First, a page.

Editor's message: The situation as it currently stands is that the Brexit date has been postponed. The UK will leave the EU on 31 October 2019, or earlier if Parliament approves the withdrawal agreement before that date. It is also possible that, if no deal is reached by 31 October 2019, the UK and EU could agree a further extension to the Brexit date. If the withdrawal agreement is not ratified by 22 May 2019, the UK will be required to participate in EU elections.
One of the issues of particular interest to many organisations is the impact of Brexit on their European workforce in the UK. The UK Government and the EU negotiators have reached an agreement on citizens' rights, under which EU citizens who arrive in the UK by 31 December 2020, the end of the transition period, will be entitled to apply for "settled status" when they have five years' continuous residence in the UK. This will give them the right to stay indefinitely.
In the event of a "no-deal” Brexit, the Government's position is that the transition period for EU citizens in the UK would not apply, so only EU citizens who are resident in the UK by Brexit day would be eligible to apply under the settlement scheme. The position for UK citizens in the EU if there is no deal is less clear, as it depends on the approach of each individual country.
Under the European Union (Withdrawal) Act 2018, EU law will be converted into UK law when the UK leaves the EU. This means that current workers' rights under EU law, such as working time rights, will remain in effect after Brexit, but will become subject to Parliament's control over domestic law.
The Act also confirms that, from exit day, UK courts will no longer be bound by new decisions of the European Court of Justice, although decisions made before exit day will continue to be binding on UK courts. The final court of appeal will be the UK Supreme Court. The jurisdiction of the European Court of Human Rights is, however, unaffected by Brexit.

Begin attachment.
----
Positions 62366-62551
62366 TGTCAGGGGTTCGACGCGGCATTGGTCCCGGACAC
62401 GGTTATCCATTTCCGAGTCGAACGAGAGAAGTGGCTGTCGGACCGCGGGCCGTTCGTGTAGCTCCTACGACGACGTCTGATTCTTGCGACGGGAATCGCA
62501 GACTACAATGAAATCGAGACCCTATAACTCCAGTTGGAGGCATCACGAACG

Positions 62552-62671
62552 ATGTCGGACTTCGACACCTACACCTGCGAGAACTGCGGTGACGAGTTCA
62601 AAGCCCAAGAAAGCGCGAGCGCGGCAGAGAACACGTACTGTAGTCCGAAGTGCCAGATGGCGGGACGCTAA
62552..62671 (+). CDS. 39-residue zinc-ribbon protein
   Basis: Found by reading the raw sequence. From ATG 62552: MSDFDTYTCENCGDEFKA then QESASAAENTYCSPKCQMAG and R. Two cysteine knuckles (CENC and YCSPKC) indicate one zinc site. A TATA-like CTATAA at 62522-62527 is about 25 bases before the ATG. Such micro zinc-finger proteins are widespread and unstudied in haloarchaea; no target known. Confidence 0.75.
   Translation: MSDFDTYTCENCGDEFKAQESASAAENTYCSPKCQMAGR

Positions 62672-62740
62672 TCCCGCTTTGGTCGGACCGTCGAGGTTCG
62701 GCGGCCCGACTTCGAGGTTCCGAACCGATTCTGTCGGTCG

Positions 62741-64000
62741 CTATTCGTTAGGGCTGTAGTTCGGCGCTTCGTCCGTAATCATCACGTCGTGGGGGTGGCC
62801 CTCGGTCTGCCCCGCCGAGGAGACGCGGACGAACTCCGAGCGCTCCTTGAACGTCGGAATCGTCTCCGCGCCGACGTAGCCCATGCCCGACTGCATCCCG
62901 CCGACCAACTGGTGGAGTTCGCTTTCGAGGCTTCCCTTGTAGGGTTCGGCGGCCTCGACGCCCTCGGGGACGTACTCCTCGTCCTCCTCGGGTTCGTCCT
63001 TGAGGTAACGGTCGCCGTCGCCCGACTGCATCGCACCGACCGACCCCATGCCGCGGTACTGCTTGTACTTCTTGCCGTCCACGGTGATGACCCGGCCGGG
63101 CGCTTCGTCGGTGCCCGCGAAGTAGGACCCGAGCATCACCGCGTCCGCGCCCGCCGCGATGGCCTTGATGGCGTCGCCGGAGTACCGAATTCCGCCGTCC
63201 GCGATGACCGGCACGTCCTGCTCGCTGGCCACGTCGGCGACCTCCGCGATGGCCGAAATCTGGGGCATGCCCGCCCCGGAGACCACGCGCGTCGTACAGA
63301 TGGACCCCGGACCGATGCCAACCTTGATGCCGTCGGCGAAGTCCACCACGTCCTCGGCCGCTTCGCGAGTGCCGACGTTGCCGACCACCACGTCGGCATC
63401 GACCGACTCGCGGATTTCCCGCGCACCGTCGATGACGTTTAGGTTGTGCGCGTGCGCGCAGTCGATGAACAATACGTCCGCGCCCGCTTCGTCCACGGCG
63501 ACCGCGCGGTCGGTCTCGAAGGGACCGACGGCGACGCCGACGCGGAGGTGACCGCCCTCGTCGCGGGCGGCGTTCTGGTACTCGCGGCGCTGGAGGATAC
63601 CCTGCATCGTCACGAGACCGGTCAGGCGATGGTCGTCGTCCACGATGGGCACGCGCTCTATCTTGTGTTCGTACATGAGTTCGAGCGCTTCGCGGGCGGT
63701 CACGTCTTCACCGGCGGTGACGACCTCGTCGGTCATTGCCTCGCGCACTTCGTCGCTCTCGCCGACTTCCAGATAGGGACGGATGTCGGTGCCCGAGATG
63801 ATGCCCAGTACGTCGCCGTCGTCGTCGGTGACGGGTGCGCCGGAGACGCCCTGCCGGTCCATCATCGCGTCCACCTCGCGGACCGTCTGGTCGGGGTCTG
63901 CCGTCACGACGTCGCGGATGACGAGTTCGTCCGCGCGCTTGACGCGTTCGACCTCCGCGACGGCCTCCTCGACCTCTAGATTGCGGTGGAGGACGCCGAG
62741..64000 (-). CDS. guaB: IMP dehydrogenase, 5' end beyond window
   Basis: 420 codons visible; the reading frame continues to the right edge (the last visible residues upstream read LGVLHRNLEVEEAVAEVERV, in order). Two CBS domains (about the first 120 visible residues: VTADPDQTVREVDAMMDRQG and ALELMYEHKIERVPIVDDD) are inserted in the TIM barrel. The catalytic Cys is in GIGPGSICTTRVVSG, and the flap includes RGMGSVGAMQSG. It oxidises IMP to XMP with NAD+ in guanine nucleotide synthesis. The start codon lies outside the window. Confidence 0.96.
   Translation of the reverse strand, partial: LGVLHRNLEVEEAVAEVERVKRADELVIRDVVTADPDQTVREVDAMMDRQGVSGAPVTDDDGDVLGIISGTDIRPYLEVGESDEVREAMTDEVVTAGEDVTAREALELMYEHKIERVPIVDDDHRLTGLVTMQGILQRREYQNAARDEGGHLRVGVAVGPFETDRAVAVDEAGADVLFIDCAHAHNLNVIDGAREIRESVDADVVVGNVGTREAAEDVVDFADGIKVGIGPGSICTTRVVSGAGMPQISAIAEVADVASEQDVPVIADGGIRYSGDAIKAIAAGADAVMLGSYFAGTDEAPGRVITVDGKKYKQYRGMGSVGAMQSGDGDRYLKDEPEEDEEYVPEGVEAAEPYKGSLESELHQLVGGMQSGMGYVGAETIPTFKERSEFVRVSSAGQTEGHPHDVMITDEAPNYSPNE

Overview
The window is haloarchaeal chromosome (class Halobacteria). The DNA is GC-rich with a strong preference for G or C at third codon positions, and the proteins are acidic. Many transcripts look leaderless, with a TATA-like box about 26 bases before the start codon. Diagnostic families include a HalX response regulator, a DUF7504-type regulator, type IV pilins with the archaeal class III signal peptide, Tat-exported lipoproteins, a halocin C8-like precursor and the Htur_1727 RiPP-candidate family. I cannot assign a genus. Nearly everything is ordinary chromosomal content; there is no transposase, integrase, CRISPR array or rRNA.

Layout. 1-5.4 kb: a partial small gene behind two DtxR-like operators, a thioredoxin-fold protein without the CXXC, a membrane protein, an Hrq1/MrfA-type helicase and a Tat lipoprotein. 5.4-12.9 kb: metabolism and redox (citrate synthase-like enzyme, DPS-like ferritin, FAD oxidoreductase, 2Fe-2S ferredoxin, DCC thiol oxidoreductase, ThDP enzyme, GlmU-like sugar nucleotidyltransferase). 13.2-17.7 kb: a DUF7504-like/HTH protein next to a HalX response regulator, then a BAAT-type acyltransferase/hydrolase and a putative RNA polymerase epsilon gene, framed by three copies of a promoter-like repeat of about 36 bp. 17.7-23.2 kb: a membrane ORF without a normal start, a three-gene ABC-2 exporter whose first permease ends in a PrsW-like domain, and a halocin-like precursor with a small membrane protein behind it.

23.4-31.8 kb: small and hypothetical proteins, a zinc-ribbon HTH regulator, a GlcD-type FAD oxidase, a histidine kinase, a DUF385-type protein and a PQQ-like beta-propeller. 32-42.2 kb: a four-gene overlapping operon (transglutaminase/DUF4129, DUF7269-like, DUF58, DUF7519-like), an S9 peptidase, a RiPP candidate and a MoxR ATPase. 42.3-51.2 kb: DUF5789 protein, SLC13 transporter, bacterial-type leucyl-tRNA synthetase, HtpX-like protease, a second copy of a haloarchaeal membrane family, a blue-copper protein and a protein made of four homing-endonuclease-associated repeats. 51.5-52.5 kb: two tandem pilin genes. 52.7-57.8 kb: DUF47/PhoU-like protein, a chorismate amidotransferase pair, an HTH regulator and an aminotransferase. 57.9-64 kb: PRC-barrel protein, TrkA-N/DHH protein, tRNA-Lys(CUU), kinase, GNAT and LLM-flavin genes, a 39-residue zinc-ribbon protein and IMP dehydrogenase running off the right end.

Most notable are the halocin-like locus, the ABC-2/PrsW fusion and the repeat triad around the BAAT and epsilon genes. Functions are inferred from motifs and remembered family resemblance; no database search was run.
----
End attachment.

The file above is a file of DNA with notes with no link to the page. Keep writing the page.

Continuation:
Susie Munro, senior employment law editor
Almost half of employees think their employer will make redundancies over the next year, fearing Brexit will result in financial instability.
The UK and the EU have agreed a "flexible extension" of Brexit until 31 October, but will this Halloween exit date mean further nightmares for employers? Jo Faragher reports.
Updated to flag up the UK's agreement with the EU on 11 April 2019 to postpone the date on which the UK leaves the EU.
Updated to reflect the further postponement to the date of the UK's withdrawal from the EU.
Given the current Brexit crisis there are few certainties about future immigration rules, but for Claire Nilson and Hodon Buraleh there are encouraging signs in Philip Hammond's Spring Statement for those concerned about the growing skills gap.
How should employers approach political discussions at work? Can employers prevent employees from displaying pro- or anti-Brexit paraphernalia at work? What about staff campaigning or protesting outside working hours? Will employers making redundancies because of Brexit really choose leave voters as the first to go? We discuss five scenarios related to Brexit and political opinions at work.
Every April, HR professionals are faced with a raft of amended employment laws and deadlines for their organisation to meet. Important issues in April 2019 include changes to the law on payslips and the usual increases to the national minimum wage, maternity pay and redundancy payments. Large employers should also be working on their second gender pay gap report and their latest modern slavery statement. Meanwhile, the impact of Brexit on EEA nationals continues to be a major issue.
How the UK manages Brexit may hang in the balance this week, but one certainty is that costs will rise for employers in obtaining visas and sponsor licences for international employees. Olivia Bridge explains.
HR and legal information and guidance relating to Brexit.